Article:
"While doing good pruning, you are on your hands and knees with your butt up in the air," Turnbull said. 

Remove branches that are so low they are touching the ground. Remove branches that are hitting the house, blocking paths or covering windows. Remove limbs that are rubbing against each other or crossing. Remove the ones that are going in the wrong direction.

But you are not going to be able to do all of that in the first year, especially with trees and tree-like shrubs.

"If you take out everything that is wrong with a tree, you have over-pruned," she said. To get a tree that has been allowed to get too large back into shape could take five years or more.

With mounding shrubs such as rhododendrons, evergreen euonymus, holly and spirea, the best method is "grab and snip," reaching in toward the center of the plant and cutting large branches at a junction. Surrounding leaves will hide the cut. These plants have a pruning budget of about one-third.

For low-growing evergreens such as juniper, you have to lift the upper branches and cut out the bottom branches. The middle of these shrubs have dead and brown needles, and this is the only way you can cut them without the dead showing.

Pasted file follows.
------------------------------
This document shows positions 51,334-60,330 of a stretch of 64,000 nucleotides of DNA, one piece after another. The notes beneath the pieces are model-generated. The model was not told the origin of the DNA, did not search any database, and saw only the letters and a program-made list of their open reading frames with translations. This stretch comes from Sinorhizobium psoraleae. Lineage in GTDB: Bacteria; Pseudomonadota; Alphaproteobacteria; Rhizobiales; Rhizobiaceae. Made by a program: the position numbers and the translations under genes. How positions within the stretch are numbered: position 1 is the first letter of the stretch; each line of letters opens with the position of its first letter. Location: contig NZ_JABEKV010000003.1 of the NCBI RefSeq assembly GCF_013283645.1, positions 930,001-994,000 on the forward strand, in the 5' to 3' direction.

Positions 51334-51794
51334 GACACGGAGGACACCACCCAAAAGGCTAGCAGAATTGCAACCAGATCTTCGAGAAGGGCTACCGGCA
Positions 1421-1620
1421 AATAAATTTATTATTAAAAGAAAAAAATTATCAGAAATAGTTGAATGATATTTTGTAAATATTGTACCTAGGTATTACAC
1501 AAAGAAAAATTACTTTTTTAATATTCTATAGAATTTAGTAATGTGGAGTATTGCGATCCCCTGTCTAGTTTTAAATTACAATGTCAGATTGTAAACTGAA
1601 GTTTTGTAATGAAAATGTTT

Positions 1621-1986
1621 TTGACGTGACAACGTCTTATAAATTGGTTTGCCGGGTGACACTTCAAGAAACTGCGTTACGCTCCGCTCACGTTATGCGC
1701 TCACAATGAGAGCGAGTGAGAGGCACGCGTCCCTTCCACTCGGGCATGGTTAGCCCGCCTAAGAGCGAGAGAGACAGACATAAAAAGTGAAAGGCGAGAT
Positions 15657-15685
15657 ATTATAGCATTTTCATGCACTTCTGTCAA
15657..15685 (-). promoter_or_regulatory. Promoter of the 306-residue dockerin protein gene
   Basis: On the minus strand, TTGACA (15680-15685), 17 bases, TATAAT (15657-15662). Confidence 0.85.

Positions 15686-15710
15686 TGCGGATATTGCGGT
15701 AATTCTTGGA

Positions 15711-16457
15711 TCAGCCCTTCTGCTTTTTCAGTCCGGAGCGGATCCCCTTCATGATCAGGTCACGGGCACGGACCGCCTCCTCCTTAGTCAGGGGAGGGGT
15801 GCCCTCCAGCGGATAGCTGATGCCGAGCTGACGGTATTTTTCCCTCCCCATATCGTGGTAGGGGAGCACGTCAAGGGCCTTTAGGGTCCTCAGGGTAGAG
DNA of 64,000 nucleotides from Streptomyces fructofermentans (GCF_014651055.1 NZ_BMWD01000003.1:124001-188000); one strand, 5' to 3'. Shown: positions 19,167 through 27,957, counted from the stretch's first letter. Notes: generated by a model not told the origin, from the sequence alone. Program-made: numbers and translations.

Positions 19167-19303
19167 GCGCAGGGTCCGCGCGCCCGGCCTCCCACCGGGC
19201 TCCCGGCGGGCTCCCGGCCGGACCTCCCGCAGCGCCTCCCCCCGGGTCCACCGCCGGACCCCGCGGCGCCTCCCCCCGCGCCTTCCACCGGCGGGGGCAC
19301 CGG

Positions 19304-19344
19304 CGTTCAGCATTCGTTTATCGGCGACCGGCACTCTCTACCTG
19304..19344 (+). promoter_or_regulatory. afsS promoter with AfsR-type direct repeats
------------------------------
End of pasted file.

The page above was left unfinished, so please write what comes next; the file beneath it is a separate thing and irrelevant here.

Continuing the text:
With cane-growing shrubs, you should cut the oldest and largest limbs right down to the ground, allowing the young suckers to rejuvenate the plant. These have the highest pruning budget, and are the best candidates for radical renovation.

You should step back and look at the shrub after every few cuts, figuring out what is the next-worst branch, and keeping in mind the pruning budget for the plant you are working in.

"And if you are paralyzed with indecision, it is time to move on," she said.

Or you could read her book. I can't think of a pruning question it doesn't answer, and she'll give you a few laughs as well.

Tom Atwell has been writing the Maine Gardener column since 2004. He is a freelance writer gardening in Cape Elizabeth and can be contacted at 767-2297 or at:

tomatwell@me.com